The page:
Yesterday, YouTube added support for High Dynamic Range (HDR) video. It is a huge deal for the nascent format, as finding a venue on the world's most popular video platform could force video producers and ordinary folks alike to shoot and upload HDR clips more often, proliferating the "true-to-life" standard.
Chromecast Ultra dongle, and support for all 2016 Samsung SUHD and UHD TVs is also coming soon, and YouTube is going to partner for HDR streaming further down the road. If your gear doesn't have the HDR certification, videos will play in the standard range. Uploading HDR content is a more complicated ballgame, as you have to grade it according to the upcoming Rec. 2020 space, not the current DCI-P3 gamut support you can find on HDR devices, as Google wants to futureproof its support.Google said that you can now watch YouTube vids in HDR on relevant TVs with the new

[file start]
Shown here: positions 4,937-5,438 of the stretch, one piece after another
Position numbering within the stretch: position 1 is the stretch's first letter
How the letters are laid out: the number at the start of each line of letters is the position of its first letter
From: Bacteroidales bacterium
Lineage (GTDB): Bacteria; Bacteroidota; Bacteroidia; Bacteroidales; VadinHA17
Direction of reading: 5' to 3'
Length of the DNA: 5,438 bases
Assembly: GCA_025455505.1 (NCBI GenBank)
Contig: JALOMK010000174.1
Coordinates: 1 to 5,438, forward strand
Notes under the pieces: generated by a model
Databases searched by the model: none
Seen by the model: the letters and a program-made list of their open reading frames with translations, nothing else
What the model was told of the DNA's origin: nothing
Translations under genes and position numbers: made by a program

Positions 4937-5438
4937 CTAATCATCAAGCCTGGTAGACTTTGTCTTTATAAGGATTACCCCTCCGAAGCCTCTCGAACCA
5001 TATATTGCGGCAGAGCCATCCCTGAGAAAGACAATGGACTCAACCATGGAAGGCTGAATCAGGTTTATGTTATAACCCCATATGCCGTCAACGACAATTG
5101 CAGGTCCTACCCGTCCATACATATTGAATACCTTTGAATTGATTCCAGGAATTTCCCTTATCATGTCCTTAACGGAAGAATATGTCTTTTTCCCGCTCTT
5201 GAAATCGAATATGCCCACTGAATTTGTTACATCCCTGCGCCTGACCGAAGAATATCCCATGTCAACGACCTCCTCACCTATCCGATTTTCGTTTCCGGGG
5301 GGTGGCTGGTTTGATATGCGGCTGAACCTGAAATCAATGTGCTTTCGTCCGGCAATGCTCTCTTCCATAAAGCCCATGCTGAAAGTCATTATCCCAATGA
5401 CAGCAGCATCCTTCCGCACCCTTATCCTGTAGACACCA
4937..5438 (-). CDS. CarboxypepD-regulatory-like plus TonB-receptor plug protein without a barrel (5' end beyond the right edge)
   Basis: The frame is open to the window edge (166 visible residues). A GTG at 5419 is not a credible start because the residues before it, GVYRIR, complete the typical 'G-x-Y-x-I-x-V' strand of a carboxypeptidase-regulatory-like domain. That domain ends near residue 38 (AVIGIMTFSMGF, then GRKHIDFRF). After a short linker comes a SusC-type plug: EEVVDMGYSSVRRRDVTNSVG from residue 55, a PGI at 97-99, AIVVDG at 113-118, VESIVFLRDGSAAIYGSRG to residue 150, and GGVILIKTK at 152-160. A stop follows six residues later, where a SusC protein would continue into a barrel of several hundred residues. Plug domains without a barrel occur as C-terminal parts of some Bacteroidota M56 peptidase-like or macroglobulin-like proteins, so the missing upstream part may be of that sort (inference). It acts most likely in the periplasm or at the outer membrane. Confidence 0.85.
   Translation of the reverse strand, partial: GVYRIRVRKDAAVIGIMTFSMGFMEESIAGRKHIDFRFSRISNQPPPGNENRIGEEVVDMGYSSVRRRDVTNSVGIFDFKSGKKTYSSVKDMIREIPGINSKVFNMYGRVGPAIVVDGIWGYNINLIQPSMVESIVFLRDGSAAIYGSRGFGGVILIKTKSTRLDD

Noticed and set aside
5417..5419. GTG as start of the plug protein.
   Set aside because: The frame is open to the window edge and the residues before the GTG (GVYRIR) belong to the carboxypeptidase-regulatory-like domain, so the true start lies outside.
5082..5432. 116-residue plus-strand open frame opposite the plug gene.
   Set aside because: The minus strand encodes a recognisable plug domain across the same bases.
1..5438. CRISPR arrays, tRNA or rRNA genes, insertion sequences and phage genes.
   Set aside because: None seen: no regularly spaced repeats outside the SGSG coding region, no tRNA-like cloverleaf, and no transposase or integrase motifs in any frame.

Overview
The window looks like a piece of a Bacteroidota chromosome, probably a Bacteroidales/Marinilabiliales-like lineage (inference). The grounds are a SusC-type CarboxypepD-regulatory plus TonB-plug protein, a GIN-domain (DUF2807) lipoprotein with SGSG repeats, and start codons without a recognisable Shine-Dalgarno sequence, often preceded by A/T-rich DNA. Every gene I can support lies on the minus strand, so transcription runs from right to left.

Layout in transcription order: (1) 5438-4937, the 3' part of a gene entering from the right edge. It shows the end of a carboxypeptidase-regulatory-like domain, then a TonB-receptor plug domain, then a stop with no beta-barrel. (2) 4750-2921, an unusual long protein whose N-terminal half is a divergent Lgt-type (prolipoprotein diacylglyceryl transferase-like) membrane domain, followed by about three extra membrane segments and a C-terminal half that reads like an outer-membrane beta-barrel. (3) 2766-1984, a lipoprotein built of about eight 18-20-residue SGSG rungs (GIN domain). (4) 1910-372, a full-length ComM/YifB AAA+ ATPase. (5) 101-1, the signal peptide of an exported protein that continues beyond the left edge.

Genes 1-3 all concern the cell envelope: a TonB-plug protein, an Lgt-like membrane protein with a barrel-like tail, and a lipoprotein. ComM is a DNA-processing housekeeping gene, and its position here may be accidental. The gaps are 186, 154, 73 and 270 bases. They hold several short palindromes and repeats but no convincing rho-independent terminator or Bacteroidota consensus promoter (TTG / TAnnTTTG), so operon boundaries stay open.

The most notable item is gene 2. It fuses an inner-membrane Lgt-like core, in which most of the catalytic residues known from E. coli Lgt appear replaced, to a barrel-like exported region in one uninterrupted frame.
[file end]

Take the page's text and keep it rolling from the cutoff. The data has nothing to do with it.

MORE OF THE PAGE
Apple's newest iPhone 7 and 7 Plus come with the so-called "wide color" displays, which is just Cupertino's term to say that they support the DCI-P3 gamut - one of the basic prerequissites for a device to be certified as compliant with the HDR-10 standard - but there are more conditions to be met, so it's not clear if those HDR YouTube clips will be any different when shown on the iPhone 7, compared to, say, the iPhone 6s. Nevertheless, HDR video support is a welcome addition to YouTube's quiver, as we are likely to see much more HDR-certified devices in the future, including phones.